The Player Chase: Does High School Still Matter?
An Endless Summer League
Thursday, July 6, 2006
IRVINE, Calif. -- Renardo Sidney has almost everything a 16-year-old, 6-foot-10, 245-pound basketball prodigy usually has these days: shadowy sports agents hovering around his family, shoe companies groveling at his feet and AAU coaches vying for his services. But he has never had a high school team, and he doesn't think he needs one.
The days when a college scholarship depended solely on performances in high school passed long ago, but Sidney might be the first athlete to prove that playing against other school teams is unnecessary to become highly pursued in the national market for players.
"I really don't look at high school basketball like I do AAU," Sidney said. "It's not that important. I just like to win tournaments and rings and stuff like that. That [summer basketball] is where it counts. You really don't have to look at high school basketball. I just wait until AAU to show everything I got."
The most important weekend for Sidney over the next year won't be the state playoffs; it will be this upcoming weekend, when he competes against other elite prospects at the ABCD Camp in Hackensack, N.J.
The recruiting publication Hoop Scoop named Sidney, a sophomore, one of the nation's top 15 high school players even though he doesn't play on a high school team. Recruiting analyst Bob Gibbons said the Mississippi native has risen faster than any prospect he has ever seen. And the family said it is moving from Jackson, Miss., to California to take advantage of all the opportunities available to Sidney.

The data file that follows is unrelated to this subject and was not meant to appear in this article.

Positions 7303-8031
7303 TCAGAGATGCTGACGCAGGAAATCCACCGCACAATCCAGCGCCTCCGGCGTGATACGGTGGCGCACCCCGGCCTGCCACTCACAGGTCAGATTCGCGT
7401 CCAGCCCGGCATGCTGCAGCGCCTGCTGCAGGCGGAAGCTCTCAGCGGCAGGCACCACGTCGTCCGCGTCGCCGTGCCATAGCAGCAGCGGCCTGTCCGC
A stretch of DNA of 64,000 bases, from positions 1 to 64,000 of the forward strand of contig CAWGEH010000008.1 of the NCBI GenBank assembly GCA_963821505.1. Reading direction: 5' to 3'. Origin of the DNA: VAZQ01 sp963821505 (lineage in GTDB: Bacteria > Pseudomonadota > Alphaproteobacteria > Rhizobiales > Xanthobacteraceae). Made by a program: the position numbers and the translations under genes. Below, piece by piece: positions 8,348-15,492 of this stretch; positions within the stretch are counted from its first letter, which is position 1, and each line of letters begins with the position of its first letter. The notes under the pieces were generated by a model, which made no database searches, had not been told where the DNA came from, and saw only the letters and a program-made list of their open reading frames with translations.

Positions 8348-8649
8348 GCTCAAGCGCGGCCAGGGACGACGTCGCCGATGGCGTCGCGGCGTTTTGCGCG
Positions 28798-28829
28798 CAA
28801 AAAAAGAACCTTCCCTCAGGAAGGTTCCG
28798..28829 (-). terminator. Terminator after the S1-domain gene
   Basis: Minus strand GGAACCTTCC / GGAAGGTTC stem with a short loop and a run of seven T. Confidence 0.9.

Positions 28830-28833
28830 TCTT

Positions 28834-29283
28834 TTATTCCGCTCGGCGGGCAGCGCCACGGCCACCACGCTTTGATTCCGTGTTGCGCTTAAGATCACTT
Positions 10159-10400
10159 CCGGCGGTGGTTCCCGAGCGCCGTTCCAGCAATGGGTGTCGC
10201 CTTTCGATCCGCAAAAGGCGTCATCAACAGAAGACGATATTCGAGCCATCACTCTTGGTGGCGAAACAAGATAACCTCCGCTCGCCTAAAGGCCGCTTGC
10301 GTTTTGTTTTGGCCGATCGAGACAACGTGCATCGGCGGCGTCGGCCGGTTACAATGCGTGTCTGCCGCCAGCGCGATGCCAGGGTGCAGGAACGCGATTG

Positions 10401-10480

To Gibbons, Sidney's growing reputation despite having no high school résumé illustrates the shift in power in amateur basketball "to the n-th degree."
"Whether you like it or you don't like it, that's reality," said Gibbons, whose Memorial Day weekend tournament in North Carolina first showcased Sidney on a large stage last year. "They play far more games after their high school season is over. In this case, he has played every game in an offseason environment."
No Allegiance, No Problem
Sidney, who described himself as a bored middle-schooler before entering the world of summer basketball, did not play in high school last season because his transfer to a private school did not meet the state's eligibility guidelines. He would have been eligible this fall at the private school, Piney Woods, but Sidney's father, Renardo Sidney Sr., believes his son has outgrown the city and the state.
Without question, Sidney's lack of high school experience has not held him back on the court. Last summer, he was named the MVP of the ABCD underclassmen all-star game. And three weeks ago, he claimed MVP honors for his performance in an elite summer-league tournament in Portland, Ore., where he outshined several senior all-Americans, namely Ohio's O.J. Mayo.
"It's mind-boggling, really," the elder Sidney said. "This kid is competing at this level, never played high school, and he can dominate kids even older than high school. He dominates college guys. If he were just playing in Mississippi, just playing on the regular high school team, no way would he be the number one ninth-grader. No way."
Without an allegiance to a high school program, Sidney and his family are completely immersed in the AAU environment, which is dominated by shoe companies that sponsor touring teams and tournaments in the hopes of landing future endorsement deals with players. Sidney's father was a school security guard who said that as recently as two years ago the family could only afford most nights to eat eggs and toast. Six months ago, he became a Reebok "consultant." His job responsibilities, he said, entail making sure his son plays at their tournaments.
"That's it," he added. "Make sure he gets to [ABCD Camp] and Las Vegas" for Reebok's Big Tim tournament this month.